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October 9, 2013
by chas
Toni L. Griffin, Professor of Architecture, Founding Director, J. Max Bond Center on Design for the Just City, Spitzer School of Architecture, City College of New YorkCredit: NYCOBA/NOMA
Credit: NYCOBA/NOMA
AIANY Executive Director Rick Bell, FAIA, gives opening remarks.Credit: NYCOBA/NOMA

Then the hand seeks other hands to help,
A community of hands to help-
Thus the dream becomes not one man’s dream alone,
But a community dream.
Not my dream alone, but our dream.
Not my world alone,
But your world and my world,
Belonging to all the hands who build.
Langston Hughes, “Freedom’s Plow” (1943)

An excerpt from “Freedom’s Plow” is inscribed on the Langston Hughes Community Library in Flushing. On 10.04.13, AIANY Executive Director Rick Bell, FAIA, opened the J. Max Bond Lecture by reading from the poem, saying that it exemplified Bond’s belief in the need for social justice in the building, design, and workings of the city – and the Hughes Library was one of the last projects Bond worked on. Bell named Bond not only as a former teacher, but a mentor and major influence on Bell’s career. The lecture was a collaboration between the newly reinstated AIANY Diversity & Inclusion Committee, the New York Chapter of the National Organization of Minority Architects (NYCBOA/NOMA), and the J. Max Bond Center for the Just City (JMBC), carrying on Bond’s commitment to inclusion and justice in the built environment.

Toni Griffin, founding Director of the JMBC, presented the lecture, beginning with an overview of Bond’s life and work – he worked within communities on projects such as the Bolgatanga Regional Library in Bolgatanga, Ghana, and the Architecture Restoration Committee of Harlem (ARCH) beginning in the late 1960s. Throughout his career, especially mid-century, Bond’s status as a prominent African-American architect was unusual, and he brought a much-needed minority voice to the community. Griffin and many others looked up to his “love for design, his love of urbanism, his concern for social uplift.”

At this point in her own career, Griffin is striving to carry on Bond’s legacy through research at the JMBC and the courses she teaches at The City College of New York. She presented projects that her students had created, including videos, manifestos, and metrics questioning and measuring the justice of New York City. Griffin has helped develop the Just City Indicators Project through the JMBC, and is committed to finding ways to quantify social justice as a means to improving it throughout the city – an important step towards creating a truly equitable city. Another crucial goal she advocates is a higher rate of representation and education of minorities in architecture and design professions. Griffin herself enjoyed a successful career in the private sector, one of only a few women of color in a high-ranking architecture position. She shared figures demonstrating how extensive the underrepresentation is in higher education: in 2012, only 1,371 architecture students out of 26,850 (5.1%) were Black; 3,924 (14.6%) were Hispanic. These figures only get smaller in the professional realm, which has translated to an “architecture of fear” in inner cities and uninviting structures housing community centers and social services. To get closer to achieving justice, we must examine who designs our cities, and find where the barriers and gaps are in the training of design professionals.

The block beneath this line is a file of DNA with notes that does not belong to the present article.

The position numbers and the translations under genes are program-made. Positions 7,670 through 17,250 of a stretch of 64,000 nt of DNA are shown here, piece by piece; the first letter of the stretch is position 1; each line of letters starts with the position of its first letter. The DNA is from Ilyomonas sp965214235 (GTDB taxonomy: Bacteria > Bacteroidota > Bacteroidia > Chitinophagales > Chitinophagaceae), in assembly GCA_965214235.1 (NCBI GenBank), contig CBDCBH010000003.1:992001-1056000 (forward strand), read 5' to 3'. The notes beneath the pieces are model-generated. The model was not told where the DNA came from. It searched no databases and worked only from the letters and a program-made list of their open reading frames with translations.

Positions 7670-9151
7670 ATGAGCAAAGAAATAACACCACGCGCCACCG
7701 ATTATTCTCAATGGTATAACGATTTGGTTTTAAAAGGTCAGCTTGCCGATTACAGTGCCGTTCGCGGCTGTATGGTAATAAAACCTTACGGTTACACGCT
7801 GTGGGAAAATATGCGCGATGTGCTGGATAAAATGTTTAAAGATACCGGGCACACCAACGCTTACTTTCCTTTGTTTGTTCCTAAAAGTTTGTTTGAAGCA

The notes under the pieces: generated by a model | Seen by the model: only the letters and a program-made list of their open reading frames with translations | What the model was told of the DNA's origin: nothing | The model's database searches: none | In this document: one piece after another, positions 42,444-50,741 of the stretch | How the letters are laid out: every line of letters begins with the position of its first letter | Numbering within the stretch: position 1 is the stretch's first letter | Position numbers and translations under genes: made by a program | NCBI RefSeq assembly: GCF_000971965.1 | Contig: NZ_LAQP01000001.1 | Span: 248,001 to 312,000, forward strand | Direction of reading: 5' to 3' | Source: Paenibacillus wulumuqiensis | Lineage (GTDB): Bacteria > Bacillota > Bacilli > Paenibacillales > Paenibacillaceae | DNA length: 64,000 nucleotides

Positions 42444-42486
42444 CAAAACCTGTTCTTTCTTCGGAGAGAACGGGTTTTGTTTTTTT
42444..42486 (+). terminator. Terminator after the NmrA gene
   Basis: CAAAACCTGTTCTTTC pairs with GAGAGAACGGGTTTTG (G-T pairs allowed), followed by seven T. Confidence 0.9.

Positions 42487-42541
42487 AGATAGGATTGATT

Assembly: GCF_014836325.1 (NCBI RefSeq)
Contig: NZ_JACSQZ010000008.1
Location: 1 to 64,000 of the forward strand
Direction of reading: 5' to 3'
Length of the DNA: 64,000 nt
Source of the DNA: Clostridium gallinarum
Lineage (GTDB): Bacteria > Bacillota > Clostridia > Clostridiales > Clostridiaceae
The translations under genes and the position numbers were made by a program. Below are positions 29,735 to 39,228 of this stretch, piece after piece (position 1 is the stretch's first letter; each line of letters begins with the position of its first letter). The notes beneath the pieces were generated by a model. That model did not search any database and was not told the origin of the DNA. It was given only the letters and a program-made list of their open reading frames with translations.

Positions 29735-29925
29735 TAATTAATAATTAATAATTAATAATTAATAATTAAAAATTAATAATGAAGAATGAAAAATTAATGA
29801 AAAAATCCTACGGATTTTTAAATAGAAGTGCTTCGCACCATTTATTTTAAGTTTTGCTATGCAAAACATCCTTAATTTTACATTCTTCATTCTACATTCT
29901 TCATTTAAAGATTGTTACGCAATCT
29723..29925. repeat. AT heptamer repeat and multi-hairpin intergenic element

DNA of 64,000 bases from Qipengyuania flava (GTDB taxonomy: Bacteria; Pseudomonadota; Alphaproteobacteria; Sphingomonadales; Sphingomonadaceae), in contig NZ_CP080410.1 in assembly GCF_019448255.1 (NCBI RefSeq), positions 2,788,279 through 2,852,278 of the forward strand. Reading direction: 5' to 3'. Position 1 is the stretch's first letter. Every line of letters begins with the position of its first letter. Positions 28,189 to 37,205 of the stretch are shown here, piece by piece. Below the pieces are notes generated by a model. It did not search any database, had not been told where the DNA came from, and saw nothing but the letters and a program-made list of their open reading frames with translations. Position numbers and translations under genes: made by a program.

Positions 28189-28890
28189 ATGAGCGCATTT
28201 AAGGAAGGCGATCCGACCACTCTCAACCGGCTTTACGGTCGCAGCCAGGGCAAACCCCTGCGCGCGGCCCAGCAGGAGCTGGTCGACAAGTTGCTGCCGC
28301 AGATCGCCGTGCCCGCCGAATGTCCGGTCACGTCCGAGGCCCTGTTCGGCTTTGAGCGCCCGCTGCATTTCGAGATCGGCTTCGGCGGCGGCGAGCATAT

Segregation within the urban and suburban environments – segregation of individuals, communities, and land uses – has persisted for decades despite efforts to the contrary. Griffin pointed out that the historic preservation efforts she worked on in Harlem several decades ago, in fact, contributed to the gentrification that has pushed out the lower-income residents who used to call the neighborhood home. While such issues are complicated and difficult to address, the problem of physical and social isolation in the city is multi-faceted, and design is only one component. By challenging the preconceptions of traditional architecture and urban design and examining who holds power when it comes to designing our spaces and habitats, we can begin to address social justice in the city, in the tradition of J. Max Bond.

Cassie Hackel is a community development professional with a background in multidisciplinary urban studies. She is currently a research associate with Plastarc Design Metrics.

Event: J. Max Bond Lecture | Design for the Just City: A Conversation with Toni L. Griffin
Location: Center for Architecture, 10.04.13
Speakers: Toni L. Griffin, Professor of Architecture, Founding Director, J. Max Bond Center on Design for the Just City, Spitzer School of Architecture, City College of New York, and Rick Bell, FAIA, AIANY Executive Director (opening remarks)
Organizers: AIANY Diversity & Inclusion Committee, NYCOBA/NOMA, and the J. Max Bond Center on Design for the Just City

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